The opportunity to exhibit at a national exhibition to be held in Monza fired his imagination, and he began working on a colossal ceramic sculpture, a Medusa, the warrior with hair made up of intertwined serpents. The theme was a classic in art, with illustrious precedents including Leonardo da Vinci (a youthful work, since lost, painted on a shield) and Caravaggio. Ferruccio decided that the central face would be a self-portrait, and spent long hours in his studio, pulling faces in a mirror, sketching rapidly in order to immortalize his own features in as repulsive a guise as possible. Undeterred even by the mirror falling to the floor and breaking into a thousand pieces, he completed and fired the piece, and had it packed into an enormous circular case made of timber.
He was waiting at Monza when it arrived, on 13 May 1925. He was convinced that his Medusa would be the piece that would win him his rightful place in the realm of art and artists, so that he would be revered and remembered forever after. He had forewarned the exhibition staff of the size and weight of the sculpture, and so they had prepared a ramp that would enable the circular case to be rolled up the steps leading to the hall in which it would be installed. Ferruccio watched tensely as the workman began to haul the case up, straining against the weight of well over a ton. When it had reached halfway, the sound of dry cracks from one side of the wooden ramp preluded impending disaster. The massive wooden plank gave way, and the case lurched to one side. The workmen pulling from above were caught off guard and the canvas webbing straps were snatched out of their grip as the case started to roll backwards. The men pushing from below dodged out of the way and fled like frightened rabbits. Only Mengaroni remained, leaping towards the case, his arms outstretched as he tried to halt its downward acceleration. The workmen watched aghast as the case toppled and rolled, lurching downwards towards the balustrade. A moment later, it had come to a relatively gentle stop, cushioned by the body of Ferruccio. He was killed instantly. The work inside survived intact.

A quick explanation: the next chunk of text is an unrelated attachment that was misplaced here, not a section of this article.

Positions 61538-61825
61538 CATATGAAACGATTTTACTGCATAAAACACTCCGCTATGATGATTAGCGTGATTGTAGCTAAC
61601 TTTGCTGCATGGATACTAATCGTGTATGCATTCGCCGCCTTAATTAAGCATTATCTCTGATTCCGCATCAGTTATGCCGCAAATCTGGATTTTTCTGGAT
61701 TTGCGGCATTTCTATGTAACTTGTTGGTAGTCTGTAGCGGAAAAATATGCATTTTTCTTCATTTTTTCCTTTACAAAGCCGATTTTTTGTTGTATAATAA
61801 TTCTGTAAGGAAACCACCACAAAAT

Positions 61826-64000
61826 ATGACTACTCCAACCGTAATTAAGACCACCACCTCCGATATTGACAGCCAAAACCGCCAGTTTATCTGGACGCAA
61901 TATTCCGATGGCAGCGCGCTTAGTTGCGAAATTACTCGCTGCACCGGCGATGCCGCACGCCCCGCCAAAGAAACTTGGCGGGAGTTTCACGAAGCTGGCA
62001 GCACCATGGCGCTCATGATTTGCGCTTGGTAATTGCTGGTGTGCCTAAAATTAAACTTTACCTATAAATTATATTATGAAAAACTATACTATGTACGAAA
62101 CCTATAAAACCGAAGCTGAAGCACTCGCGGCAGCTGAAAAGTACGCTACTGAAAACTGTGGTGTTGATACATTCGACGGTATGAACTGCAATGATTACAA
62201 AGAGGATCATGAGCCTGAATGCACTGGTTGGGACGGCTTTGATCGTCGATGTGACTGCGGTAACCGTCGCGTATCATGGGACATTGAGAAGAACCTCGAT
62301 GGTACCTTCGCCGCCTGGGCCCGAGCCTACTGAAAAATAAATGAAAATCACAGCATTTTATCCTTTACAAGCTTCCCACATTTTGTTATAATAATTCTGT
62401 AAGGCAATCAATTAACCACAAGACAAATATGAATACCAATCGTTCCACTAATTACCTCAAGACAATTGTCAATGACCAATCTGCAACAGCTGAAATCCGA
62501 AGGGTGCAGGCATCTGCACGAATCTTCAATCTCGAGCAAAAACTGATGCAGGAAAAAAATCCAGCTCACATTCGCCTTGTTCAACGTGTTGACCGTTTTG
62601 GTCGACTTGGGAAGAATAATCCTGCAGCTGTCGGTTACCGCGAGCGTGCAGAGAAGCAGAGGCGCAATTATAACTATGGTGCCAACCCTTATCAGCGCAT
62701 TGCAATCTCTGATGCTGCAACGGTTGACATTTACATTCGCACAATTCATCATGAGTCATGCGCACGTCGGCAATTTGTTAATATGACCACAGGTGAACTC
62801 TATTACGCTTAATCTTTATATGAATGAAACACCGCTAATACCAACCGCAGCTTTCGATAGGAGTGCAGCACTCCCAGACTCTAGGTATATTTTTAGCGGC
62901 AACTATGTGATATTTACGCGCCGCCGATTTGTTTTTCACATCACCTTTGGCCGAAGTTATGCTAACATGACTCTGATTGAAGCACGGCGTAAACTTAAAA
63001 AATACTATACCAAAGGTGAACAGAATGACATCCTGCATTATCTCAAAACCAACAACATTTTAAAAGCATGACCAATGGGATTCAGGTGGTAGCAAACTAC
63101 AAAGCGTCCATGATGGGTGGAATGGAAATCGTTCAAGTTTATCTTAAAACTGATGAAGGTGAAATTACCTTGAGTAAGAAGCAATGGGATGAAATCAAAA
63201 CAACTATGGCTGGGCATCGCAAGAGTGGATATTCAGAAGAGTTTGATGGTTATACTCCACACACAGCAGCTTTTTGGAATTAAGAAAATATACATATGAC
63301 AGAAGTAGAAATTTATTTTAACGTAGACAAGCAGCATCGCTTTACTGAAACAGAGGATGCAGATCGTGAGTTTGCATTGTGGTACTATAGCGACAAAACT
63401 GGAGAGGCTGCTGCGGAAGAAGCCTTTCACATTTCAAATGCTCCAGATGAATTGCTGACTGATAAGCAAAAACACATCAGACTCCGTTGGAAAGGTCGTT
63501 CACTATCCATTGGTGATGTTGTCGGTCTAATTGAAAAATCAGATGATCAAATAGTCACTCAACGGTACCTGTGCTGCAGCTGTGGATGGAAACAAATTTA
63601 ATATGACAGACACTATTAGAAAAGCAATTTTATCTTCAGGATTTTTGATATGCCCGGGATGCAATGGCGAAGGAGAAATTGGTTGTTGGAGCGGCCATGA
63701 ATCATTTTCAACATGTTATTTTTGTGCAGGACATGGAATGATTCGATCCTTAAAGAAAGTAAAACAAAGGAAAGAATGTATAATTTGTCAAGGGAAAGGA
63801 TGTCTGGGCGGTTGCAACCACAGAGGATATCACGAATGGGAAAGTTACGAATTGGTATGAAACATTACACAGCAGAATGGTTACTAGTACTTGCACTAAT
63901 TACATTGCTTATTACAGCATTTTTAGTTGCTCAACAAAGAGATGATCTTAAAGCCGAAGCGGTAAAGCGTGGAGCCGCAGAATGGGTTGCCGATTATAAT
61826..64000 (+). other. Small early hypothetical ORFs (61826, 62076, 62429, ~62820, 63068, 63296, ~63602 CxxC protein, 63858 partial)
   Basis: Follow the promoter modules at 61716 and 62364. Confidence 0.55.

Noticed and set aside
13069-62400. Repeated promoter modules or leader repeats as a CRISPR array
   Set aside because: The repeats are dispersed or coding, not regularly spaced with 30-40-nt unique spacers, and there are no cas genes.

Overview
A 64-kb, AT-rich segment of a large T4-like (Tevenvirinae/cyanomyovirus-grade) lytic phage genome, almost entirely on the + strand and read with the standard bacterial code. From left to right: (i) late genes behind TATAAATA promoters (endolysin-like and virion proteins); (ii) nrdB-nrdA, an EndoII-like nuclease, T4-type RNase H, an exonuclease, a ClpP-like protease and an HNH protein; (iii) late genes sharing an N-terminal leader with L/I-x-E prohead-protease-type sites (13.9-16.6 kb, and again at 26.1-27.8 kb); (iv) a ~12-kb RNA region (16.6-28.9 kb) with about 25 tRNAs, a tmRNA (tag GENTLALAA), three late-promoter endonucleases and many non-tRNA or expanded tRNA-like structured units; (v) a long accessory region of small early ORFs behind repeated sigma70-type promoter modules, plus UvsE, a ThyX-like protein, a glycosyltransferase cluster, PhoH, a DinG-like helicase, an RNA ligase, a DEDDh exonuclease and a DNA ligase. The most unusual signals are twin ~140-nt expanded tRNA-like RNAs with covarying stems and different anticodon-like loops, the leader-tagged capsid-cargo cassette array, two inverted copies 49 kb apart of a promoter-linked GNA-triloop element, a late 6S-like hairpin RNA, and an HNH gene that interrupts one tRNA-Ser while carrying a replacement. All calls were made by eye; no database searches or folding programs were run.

So, in a way, Mengaroni achieved his ambitions for lasting fame. By his death, the Medusa with his own face lived on. The accident was widely reported all over the world. Some commentators were struck by the ‘sublime gesture,’ the artist who fearlessly stepped forwards to protect his own work. Others remarked on the symbolic aspects: the artist crushed by his own ego, and the fact that the artist’s image lived on thanks to the death of its creator.
But Mengaroni’s ambitions for lasting fame were not fulfilled. Today, he is a very obscure figure. Some ceramics collectors know of the story and look for pieces bearing the emblem of his factory, which had become ‘M.A.P. Maioliche Artistiche Pesaresi.’ Today, you can see his large marine crab at the Castello Sforzesco Museum in Milan, and the murderous Medusa at the Musei Civici in Pesaro, Piazza Toschi Mosca 29. It has been affixed to the wall in the courtyard. A suggestion: don’t stand right underneath it!